Kafka: Crime and punishment

  • 1 University Of Helsinki, Department of Practical Philosophy, Helsinki, Finland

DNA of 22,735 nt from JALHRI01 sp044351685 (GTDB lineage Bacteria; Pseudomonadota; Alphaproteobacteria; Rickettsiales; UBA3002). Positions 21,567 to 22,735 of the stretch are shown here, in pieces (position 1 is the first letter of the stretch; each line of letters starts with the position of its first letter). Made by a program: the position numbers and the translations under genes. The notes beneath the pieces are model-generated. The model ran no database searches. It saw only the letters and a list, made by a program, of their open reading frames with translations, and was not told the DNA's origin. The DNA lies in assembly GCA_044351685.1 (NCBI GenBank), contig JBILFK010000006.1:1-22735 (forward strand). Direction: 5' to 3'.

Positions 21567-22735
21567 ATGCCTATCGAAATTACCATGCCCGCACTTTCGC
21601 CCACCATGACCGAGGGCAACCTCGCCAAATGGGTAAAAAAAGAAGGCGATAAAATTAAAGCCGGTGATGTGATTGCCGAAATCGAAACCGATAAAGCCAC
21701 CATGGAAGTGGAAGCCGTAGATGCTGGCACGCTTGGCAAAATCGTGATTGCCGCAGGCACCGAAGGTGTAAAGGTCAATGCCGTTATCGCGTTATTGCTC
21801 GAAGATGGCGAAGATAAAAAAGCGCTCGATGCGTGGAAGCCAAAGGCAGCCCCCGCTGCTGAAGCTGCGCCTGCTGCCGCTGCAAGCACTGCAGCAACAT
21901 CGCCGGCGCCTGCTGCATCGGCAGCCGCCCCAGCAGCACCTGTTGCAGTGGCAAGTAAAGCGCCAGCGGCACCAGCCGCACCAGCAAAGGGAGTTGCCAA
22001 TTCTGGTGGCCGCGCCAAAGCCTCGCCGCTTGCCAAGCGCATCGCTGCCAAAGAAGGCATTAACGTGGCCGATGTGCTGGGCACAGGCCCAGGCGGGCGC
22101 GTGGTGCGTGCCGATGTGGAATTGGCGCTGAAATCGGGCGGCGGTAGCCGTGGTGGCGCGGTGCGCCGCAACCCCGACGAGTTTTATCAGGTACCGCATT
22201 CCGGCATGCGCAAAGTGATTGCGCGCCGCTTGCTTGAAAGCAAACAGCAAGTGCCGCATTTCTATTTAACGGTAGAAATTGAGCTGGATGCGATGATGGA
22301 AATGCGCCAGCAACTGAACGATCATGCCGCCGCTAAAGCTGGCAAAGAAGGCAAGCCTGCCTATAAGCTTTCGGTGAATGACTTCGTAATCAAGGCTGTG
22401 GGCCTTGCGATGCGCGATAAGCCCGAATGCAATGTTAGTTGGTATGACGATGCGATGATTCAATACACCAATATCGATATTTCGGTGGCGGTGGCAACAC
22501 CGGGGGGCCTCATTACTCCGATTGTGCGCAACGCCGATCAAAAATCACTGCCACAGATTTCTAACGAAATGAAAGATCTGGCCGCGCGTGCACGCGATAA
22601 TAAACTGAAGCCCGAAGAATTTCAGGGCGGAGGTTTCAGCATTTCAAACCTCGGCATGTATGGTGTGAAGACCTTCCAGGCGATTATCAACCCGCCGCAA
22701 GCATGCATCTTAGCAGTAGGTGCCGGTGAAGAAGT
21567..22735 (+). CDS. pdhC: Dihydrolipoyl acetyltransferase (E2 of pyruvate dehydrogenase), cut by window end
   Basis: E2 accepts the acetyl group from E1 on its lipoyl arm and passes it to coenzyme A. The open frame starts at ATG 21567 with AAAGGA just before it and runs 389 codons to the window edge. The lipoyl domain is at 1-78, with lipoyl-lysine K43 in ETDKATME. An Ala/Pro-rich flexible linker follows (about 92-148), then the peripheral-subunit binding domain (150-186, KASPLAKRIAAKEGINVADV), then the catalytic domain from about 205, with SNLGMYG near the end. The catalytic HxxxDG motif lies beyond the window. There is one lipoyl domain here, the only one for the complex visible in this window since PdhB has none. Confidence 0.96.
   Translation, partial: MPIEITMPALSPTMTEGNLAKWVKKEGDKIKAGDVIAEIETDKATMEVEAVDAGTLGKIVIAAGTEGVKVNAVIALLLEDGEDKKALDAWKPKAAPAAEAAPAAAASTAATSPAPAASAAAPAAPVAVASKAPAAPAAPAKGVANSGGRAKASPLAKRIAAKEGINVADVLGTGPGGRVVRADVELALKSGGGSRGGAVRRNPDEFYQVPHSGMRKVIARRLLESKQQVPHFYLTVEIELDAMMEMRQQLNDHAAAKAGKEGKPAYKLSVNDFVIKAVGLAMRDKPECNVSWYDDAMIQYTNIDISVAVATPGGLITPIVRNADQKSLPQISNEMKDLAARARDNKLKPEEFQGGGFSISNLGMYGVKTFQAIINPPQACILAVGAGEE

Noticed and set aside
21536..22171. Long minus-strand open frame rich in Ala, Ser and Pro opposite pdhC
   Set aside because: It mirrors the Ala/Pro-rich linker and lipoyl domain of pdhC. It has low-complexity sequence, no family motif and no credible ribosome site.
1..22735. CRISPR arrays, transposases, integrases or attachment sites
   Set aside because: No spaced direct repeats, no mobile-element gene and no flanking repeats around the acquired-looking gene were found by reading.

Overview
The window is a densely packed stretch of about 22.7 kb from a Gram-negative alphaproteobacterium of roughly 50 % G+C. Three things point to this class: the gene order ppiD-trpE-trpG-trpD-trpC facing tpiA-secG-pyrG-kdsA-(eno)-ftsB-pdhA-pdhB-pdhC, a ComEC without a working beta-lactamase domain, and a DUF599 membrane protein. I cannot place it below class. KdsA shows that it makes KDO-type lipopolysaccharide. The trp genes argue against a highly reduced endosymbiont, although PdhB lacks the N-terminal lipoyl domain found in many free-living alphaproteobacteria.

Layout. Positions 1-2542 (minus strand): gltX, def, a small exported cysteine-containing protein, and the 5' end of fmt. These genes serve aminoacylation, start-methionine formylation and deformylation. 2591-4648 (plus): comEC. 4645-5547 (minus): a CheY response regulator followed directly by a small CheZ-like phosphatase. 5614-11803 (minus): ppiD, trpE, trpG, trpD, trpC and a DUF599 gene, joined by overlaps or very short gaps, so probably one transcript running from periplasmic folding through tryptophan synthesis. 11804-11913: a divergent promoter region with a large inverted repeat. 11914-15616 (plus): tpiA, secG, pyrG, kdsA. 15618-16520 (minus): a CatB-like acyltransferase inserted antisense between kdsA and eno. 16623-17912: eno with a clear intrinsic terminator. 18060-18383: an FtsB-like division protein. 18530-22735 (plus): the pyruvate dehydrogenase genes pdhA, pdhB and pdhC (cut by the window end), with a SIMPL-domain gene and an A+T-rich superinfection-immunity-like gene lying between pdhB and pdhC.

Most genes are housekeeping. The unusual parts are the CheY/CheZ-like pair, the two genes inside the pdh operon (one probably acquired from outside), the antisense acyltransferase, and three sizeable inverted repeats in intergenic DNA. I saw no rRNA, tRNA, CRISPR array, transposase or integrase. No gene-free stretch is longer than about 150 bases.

When we read The Trial and In the Penal Colony together, we read about the logic of law, crime, punishment, and guilt. Of course, we cannot know the law, or, as Kafka writes, we cannot enter the law. I interpret the idea in this way: the law opens a gate to the truth. Alas, no one can enter the law, or come to know the truth, as Kafka says. The consequences are devastating: one cannot know the name of one’s own crime, which is to say guilt is eternal and permanent; nothing can absolve us. Only one solution exists. Josef K. in The Trial should have committed suicide like the Officer in “Penal Colony.” That is to say, perhaps, that you always are your own judge and executioner. Guilt cannot be doubted and thus, you are doomed. Both narratives are cruel and ruthless in their own way in their moral pessimism.

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